top of page
  • Writer's pictureBamboo Sam

The Fog Cutter

"Fog Cutter, hell! After two of these you won't even see the stuff." -Trader Vic



The Fog Cutter is a Trader Vic original that was probably his 3rd most popular drink after the Mai Tai and the Scorpion Bowl. Vic actually published the recipe in his 1947 Bartender's Guide which makes it one of the few Tiki drinks with an officially recognized origin and recipe. That being said, it's popularity meant that knock offs appeared at other restaurants prior to 1947 and variations have continued ever since.


As for Trader Vic's original, it's strong enough that in the 1950's he created the Samoan Fog Cutter as a more palatable alternative. The Samoan version has a bit less rum and brandy while being flash blended to further dilute the drinks' potency. Despite my fondness for strong drinks, I actually prefer the Samoan Fog Cutter to the original. However, if I'm really being honest, I prefer the Smuggler's Cove version of the Fog Cutter above all of Trader Vic's versions.


Don the Beachcomber's chains were one of those others serving a knock off of the Fog Cutter back in the 1940's. Don never used lemons (that was a Trader Vic addition to the Tiki palette) and his version used pisco instead of brandy. Pisco is basically a type of brandy made in Chile and Peru. The taste varies per brand but it's more vegetal oriented flavor is a better fit for Tiki drinks in my humble opinion. Plus it's from somewhere a bit more exotic which never hurts...

At any rate, Martin Cate of Smuggler's Cove describes his Fog Cutter as a blend of Trader Vic's and Don the Beachcomber's. It's an idea that doesn't always work (I tried it with a Zombie once when two pages in my recipe book stuck together... bleh!) but in this case the sum is greater than its parts.


One of the best things about the Fog Cutter is how much variation you can get with such a simple recipe. The variations in the taste of rums has been well documented. However, gin is nothing but variations depending upon the botanicals used for flavoring. Pisco adds more of a vegetal flavor to the drink than brandy and there are still variations within pisco (especially Chilean vs. Peruvian). Varying combinations of all three can yield some very different tasting Fog Cutters. I've settled on my favorite (which is listed at the bottom) but if you've got one you think is best let me know, I'm always on the lookout for a better mix!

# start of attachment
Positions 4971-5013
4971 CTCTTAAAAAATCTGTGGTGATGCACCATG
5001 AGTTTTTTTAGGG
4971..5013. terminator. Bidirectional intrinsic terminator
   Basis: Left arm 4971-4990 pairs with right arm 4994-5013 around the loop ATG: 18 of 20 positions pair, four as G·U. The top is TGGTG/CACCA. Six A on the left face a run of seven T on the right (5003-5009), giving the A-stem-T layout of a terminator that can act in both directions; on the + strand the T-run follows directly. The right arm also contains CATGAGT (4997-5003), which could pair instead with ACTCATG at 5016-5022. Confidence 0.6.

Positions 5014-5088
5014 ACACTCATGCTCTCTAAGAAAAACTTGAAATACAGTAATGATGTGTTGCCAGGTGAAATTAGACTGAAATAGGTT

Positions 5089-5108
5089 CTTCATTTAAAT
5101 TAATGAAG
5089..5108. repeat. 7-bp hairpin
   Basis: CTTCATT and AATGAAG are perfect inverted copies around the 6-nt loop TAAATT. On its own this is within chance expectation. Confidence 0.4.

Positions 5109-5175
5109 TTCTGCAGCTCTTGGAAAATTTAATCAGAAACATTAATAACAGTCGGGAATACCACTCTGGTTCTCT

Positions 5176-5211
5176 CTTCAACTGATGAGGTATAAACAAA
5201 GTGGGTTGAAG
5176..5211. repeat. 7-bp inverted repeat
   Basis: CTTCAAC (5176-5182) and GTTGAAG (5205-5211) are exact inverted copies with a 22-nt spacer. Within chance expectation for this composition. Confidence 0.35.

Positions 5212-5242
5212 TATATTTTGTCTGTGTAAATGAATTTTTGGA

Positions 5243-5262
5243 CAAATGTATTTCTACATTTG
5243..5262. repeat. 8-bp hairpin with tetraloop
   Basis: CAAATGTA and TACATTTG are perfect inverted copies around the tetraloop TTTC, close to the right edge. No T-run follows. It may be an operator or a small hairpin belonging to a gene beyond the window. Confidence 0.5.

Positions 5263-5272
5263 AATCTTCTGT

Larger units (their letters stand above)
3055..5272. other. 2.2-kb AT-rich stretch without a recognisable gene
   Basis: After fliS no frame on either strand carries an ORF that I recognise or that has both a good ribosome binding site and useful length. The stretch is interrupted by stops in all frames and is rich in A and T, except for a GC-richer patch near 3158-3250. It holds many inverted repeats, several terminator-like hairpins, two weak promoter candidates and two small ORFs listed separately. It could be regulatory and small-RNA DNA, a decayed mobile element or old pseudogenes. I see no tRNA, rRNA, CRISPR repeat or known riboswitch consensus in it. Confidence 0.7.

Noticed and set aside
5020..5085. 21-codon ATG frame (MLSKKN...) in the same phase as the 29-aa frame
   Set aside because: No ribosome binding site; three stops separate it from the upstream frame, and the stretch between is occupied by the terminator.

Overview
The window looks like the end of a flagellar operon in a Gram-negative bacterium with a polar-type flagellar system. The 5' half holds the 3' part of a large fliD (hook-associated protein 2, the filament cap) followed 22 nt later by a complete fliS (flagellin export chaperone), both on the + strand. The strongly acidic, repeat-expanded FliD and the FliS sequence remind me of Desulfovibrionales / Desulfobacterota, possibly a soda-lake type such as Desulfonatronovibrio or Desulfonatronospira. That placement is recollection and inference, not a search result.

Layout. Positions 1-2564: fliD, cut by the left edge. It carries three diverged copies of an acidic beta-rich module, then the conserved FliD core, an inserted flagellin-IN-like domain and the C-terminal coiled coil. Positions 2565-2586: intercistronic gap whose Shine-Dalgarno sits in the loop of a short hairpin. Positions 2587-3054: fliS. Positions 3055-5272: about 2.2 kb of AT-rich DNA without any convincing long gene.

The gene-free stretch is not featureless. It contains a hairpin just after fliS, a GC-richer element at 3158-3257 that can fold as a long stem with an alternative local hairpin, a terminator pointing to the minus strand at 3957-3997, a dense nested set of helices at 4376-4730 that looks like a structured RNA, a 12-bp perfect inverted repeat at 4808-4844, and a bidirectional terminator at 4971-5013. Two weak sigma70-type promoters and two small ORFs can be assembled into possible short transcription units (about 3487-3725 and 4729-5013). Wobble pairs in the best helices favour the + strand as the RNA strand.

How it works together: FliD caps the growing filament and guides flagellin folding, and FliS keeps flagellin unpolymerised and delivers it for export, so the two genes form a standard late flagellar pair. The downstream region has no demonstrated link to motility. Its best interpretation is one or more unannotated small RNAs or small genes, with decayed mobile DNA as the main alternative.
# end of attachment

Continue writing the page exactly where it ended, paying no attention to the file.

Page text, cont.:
Coconaut with Re-entry

Fog Cutter (original)

Source - Trader Vic's Bartender's Guide (1947)

  • 2 ounces fresh lemon juice

  • 1 ounce orange juice

  • 1/2 ounce Orgeat Syrup

  • 2 ounces light Puerto Rican Rum

  • 1 ounce brandy

  • 1/2 ounce gin

  • 1/2 ounce cream sherry (float)


Shake everything with ice cubes and pour unstrained into Fog Cutter mug or tall pilsner glass. Float the sherry on top & garnish with mint sprig.


Fog Cutter (Smuggler's Cove)

Source - Martin Cate Smuggler's Cove

  • 1 1/2 ounces fresh lemon juice

  • 1 1/2 ounces orange juice

  • 1/2 ounce Orgeat Syrup

  • 1 ounce pisco

  • 1/2 ounce gin*

  • 2 ounces blended lightly aged rum*

  • 1/2 ounce dry sherry (float)


Shake everything with ice cubes and pour unstrained into Fog Cutter mug or tall pilsner glass. Float the sherry on top & garnish with mint sprig.


*Bamboo Sam's customizations - the "blended lightly aged rum" is a type as described in Martin Cates' own rum categorization treatise as outlined in his book Smuggler's Cove. It's a bit too complicated to properly cover here but to put it simply there are several popular (although diverse tasting) rums that are appropriate to the "blended lightly aged rum" category suggested for the Fog Cutter. El Dorado 3 year, Mount Gay Eclipse, Cockspur Fine, and my current choice, Appleton Estate Signature Blend are all appropriate choices.

"All are appropriate choices" ...a phrase I do not get to use very often. For the gin I prefer Uncle Val's Botanical.

943 views0 comments

Recent Posts

See All

Comments


bottom of page